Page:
Association of Human Rights Institutes’ Conference on Human Rights and Universality

flag_map_of_serbia_with_kosovo-svgJulie Fraser

The Association of Human Rights Institutes (AHRI) held their 16th annual conference on 21-22 September 2015 in Serbia, hosted by the Belgrade Centre for Human Rights.  This blog gives a brief overview of my experiences at the conference. The theme of the conference was Human Rights and Universality, in acknowledgment of the new ways emerging to approach the universality of human rights. This theme reflected on discussions about what are common human values, and how human rights should be interpreted in the different cultural contexts.

A highlight of the conference was the keynote address delivered by the Hon. Lady Justice Prof. Dr. Lillian Tibatemwa-Ekirikubinza of the Ugandan Constitutional Court. She spoke on the topic of Human Rights and Universality: A View from the Global South. She focused on the example of juvenile justice to highlight the importance of cultural sensitivity in practice and the need for flexible legal systems to be informed by local communities.

Panels

The conference hosted five panels related to the topic of human rights and universality. Pressing in any discussion on this topic is, of course, the issue of religious freedom. Dr. Sylvie Langlaude and Dr. Eva Maria Lassen chaired a panel entitled: Freedom of Religion or Belief: a Right Under Pressure? This panel addressed, inter alia, freedom of religion as a universal right, its relationship to secularism, and the role of the EU in promoting the right.  Another panel, organised by Prof. Jan Wouters, focused on Universality and the European Union: A Tale of Autonomy, Coherence, Good Intentions and Selectivity. Presenters addressed topics including EU-ILO cooperation on human rights; as well as comparative analysis of the EU and the UN Human Rights Council, and the EU compared to other regional human rights systems.

Given the contentious nature of women’s rights and universality, as well as their connection to culture, religion and tradition, this important topic was addressed in the panel entitled: Gender and the Right to Equality: How to Achieve Women’s Human Rights without Affecting a Group’s Cultural Identity. Chaired by Dr. Ingrid Westendorp and Dr. Katarzyna Sekowska-Kozlowska, this panel featured five speakers on a variety of women’s rights issues. For example, Prof Kees Flinterman reflected on his eight years as a member of the UN Committee on the Elimination of Discrimination Against Women, and Olga Pleshkova presented her PhD research into the gendered dimensions of Russian police recruits.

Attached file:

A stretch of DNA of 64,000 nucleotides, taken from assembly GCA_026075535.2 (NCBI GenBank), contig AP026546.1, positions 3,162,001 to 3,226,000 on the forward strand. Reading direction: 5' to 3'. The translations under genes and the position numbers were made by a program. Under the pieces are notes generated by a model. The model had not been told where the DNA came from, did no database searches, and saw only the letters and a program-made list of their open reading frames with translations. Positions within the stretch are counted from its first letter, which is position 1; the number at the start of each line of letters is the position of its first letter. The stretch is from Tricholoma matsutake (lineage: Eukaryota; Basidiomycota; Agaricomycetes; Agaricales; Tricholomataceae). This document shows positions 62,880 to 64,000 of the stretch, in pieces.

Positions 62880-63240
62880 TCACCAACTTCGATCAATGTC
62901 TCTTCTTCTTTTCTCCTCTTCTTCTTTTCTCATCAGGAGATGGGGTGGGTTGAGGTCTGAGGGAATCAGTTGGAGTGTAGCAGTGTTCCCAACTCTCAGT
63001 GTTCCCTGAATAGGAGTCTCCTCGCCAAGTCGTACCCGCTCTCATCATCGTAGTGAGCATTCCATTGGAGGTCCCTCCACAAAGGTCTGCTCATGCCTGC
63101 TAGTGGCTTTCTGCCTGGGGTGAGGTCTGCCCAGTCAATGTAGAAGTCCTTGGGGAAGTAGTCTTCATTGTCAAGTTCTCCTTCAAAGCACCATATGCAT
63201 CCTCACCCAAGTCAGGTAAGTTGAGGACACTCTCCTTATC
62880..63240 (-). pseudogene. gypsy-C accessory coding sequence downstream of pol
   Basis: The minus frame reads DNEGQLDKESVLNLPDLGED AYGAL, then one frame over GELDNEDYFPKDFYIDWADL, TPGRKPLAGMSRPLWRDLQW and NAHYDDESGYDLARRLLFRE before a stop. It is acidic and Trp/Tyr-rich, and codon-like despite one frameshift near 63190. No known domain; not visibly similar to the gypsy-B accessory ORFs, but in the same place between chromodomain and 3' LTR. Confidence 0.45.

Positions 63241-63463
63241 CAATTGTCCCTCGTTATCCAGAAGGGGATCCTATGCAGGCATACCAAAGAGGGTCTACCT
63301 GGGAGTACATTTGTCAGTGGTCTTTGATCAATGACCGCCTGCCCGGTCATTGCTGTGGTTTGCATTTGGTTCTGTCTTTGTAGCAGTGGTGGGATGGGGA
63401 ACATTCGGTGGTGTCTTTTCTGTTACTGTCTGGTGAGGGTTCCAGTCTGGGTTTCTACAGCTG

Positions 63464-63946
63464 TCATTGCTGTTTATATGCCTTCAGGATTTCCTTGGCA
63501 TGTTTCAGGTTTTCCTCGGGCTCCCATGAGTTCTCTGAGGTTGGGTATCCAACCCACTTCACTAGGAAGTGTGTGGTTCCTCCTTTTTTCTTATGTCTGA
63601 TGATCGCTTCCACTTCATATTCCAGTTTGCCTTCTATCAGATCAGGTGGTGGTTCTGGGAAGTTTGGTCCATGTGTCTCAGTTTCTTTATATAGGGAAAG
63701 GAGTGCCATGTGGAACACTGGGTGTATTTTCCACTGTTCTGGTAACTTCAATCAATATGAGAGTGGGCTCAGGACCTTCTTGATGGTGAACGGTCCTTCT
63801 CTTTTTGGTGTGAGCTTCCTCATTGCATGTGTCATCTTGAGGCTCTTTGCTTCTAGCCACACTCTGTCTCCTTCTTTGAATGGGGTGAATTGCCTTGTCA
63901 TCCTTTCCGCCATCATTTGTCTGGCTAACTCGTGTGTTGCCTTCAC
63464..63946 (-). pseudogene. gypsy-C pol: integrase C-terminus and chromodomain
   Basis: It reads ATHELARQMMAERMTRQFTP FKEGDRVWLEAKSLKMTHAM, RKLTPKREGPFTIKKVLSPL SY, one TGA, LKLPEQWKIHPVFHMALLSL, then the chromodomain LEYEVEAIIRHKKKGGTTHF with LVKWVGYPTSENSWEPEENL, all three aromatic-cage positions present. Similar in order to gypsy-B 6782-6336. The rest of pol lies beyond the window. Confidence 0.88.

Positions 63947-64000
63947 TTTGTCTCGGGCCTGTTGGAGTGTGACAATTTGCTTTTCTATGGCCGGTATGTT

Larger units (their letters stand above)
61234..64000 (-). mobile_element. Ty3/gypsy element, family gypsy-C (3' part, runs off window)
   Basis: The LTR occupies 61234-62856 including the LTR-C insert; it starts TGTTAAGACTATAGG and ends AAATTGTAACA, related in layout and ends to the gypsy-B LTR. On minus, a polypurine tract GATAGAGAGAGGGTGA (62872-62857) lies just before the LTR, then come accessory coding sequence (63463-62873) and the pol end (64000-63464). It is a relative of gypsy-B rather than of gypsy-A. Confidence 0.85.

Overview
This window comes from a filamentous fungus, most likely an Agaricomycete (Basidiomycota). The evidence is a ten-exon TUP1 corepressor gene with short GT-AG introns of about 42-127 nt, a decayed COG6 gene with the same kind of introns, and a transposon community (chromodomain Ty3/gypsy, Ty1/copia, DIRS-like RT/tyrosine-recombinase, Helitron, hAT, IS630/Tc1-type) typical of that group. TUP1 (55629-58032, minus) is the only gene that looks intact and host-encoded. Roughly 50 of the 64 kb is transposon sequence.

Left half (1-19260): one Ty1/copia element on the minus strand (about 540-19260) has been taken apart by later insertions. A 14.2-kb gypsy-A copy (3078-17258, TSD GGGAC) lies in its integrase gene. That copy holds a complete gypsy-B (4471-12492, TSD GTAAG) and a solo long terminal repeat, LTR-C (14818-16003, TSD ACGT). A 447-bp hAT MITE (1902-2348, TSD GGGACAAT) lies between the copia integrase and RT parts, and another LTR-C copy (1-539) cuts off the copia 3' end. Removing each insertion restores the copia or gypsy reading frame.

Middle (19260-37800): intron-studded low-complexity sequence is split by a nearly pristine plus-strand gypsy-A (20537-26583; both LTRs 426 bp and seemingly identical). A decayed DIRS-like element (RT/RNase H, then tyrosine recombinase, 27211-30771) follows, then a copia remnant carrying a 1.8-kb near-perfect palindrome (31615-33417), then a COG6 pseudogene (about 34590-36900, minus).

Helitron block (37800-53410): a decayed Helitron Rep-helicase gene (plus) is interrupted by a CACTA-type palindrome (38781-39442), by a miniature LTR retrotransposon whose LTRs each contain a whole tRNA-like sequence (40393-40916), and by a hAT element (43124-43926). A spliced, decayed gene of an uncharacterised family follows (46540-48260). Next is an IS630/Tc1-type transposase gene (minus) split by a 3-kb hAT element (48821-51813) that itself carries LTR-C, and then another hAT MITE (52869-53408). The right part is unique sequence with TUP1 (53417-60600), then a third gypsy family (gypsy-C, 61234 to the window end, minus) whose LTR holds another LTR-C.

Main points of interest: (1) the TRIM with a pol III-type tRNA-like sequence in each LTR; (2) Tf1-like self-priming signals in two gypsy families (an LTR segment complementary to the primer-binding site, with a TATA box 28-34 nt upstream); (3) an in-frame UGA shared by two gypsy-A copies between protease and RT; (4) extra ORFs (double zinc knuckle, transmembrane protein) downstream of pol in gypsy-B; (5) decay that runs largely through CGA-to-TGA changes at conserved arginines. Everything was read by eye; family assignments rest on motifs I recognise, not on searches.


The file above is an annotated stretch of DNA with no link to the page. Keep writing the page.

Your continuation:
I also had the opportunity to present part of my doctoral research in a paper entitled: Culture and Women’s Rights: Building Bridges via Women’s Associations. This research looked at the way in which women’s rights in parts of Africa can be promoted via local social institutions – women’s associations. The central question addressed was to what extent such associations could be mobilised to further women’s human rights, and if they can do so in keeping with a community’s cultural identity? Dr. Alejandro Fuentes of Lund University, served as the erudite commentator. My paper was presented as part of a PhD panel also focusing on women’s rights under international law.

The final panel focused on asylum and refugee law. Entitled Protecting the Rights of Others: the Democratic Challenge of Securing Human Rights to Migrants, Refugees and Stateless Persons, this panel was chaired by Dr. Thomas Gammeltoft-Hansen. As part of this discussion, Dr. Rebecca Stern of Uppsala University analysed the credibility assessments of asylum applications based on claims regarding religion and sexual orientation, and Emily Bates and Prof. Jennifer Bond discussed access to justice in Canada’s refugee system reform.

Belgrade Declaration on the refugees crisis in Europe

The AHRI conference is also an opportunity for members to gather to coordinate and plan their research through working group seminars and to discuss current issues. As such, a focus of the Belgrade AHRI conference was the current refugee crisis in Europe. The AHRI members drafted and adopted a declaration on this crisis directed towards European Union policy-makers. The AHRI Belgrade Declaration refers to a number of legal obligations applicable to the refugee situation in Europe, and advises that the EU adopt a fundamental rights-based framework in its response.

SIM will host the next annual AHRI conference on 2-3 September 2016.

Julie Fraser (BA, LLB, LLM) is a PhD Candidate at the Netherlands Institute of Human Rights (SIM) at Utrecht University, and member of the Montaigne Centre.